Earlier this month, the Attorney General of California took the unusual step of charging the CEO of classifieds site Backpage and two of the company’s major shareholders with pimping and conspiracy to commit pimping. At the time, AG Kamala Harris said that Backpage was “unlawfully designed…to be the world’s top online brothel.” Now the company’s lawyers are seeking dismissal of those charges.
Backpage ostensibly is a free classifieds site for everything from apartments to bass players, but according to the California AG’s investigation, it makes pretty much all of its money from charging sex workers to advertise in its “adult” section.
These include underage providers, according to the allegations. As part of the investigation, the state “hired” escorts through Backpage ads, then interviewed them and didn’t arrest them.
One 16-year-old provider explained that being too young to have a credit card was no impediment to listing herself on the site: she used a prepaid debit card, and the site otherwise had no way to know that she was underage.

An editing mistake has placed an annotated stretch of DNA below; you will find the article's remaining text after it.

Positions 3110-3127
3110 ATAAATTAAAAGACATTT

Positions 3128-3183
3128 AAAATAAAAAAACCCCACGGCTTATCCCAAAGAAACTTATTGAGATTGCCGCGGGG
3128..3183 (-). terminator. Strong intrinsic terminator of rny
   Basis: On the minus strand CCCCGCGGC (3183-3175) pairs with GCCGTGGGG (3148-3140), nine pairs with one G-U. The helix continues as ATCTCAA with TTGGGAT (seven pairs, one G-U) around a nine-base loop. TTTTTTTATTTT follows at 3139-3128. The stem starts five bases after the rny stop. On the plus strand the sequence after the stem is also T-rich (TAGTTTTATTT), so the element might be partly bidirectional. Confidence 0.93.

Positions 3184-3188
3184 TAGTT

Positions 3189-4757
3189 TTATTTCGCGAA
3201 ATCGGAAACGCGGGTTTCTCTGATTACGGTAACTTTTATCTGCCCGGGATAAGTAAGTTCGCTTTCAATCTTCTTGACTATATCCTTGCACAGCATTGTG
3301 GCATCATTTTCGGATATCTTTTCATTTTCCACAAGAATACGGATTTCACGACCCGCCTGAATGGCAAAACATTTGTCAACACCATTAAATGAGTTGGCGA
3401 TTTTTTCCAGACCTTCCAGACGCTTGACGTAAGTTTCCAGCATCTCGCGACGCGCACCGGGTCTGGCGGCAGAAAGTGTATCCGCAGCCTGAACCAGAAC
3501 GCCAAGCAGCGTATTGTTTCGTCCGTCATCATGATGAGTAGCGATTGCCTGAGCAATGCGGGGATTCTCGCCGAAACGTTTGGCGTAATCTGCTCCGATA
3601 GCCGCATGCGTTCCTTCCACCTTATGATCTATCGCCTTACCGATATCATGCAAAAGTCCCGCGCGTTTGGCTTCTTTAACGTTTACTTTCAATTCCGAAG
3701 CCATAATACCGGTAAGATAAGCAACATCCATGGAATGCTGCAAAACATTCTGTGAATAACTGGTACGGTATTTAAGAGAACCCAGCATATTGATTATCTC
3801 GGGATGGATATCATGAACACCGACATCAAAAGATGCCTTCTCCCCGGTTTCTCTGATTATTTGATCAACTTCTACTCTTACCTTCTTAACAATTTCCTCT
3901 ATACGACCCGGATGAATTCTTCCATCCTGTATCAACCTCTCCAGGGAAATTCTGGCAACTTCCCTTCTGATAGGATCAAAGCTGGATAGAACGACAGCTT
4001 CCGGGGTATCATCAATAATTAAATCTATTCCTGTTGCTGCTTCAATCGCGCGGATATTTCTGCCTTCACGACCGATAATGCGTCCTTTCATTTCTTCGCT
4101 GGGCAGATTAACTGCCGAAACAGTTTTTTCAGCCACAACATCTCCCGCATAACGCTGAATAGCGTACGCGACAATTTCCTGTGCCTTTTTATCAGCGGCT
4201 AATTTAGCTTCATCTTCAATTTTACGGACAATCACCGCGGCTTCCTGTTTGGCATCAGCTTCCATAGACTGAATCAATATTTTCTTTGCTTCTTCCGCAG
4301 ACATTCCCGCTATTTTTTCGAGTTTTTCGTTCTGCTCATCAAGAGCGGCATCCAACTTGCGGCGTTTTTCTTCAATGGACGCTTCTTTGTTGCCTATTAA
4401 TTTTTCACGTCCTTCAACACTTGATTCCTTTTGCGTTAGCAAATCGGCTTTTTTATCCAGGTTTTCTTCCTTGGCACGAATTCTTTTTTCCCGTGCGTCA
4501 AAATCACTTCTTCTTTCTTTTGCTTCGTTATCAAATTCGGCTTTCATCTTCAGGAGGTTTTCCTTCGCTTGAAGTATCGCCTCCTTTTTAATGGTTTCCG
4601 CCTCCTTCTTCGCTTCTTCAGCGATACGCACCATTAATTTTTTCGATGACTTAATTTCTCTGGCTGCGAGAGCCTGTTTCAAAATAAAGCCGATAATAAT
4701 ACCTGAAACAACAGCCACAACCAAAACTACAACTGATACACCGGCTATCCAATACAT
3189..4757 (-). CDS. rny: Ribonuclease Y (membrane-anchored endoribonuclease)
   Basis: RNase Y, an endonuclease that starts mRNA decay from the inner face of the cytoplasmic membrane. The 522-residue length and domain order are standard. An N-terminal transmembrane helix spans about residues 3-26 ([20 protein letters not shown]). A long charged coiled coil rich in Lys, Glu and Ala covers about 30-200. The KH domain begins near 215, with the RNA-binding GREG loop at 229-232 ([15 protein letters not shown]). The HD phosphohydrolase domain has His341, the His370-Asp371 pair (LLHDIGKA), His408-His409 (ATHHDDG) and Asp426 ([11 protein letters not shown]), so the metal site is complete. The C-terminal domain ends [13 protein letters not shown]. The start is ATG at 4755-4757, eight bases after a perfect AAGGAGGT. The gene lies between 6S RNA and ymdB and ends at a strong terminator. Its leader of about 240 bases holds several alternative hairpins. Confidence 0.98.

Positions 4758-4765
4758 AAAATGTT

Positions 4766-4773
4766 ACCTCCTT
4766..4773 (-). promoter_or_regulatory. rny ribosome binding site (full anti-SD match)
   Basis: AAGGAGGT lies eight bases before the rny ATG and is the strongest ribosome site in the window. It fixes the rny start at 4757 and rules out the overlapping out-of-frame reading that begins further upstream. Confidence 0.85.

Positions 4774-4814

Harris is a candidate for the U.S. Senate from California this year, and the lawyers representing Backpage’s investors and CEO claim that the crusade against Backpage is a crusade meant to make her look good to voters.
“Harris will be warmly ensconced in the United States Senate by the time her blatant violations of the First Amendment and federal law are finally adjudicated,” the two investors said in a separate statement. The court date in this case isn’t until after Election Day.
Instead, all three say that the state has no authority to bring such a complaint, and their business is protected by the Communications Decency Act and the First Amendment.
Backpage.com lawyers seek dismissal of charges against CEO, partners [Sacramento Bee]
Backpage.com operators seek to drop pimping charges [Mercury News]
by Laura Northrup via Consumerist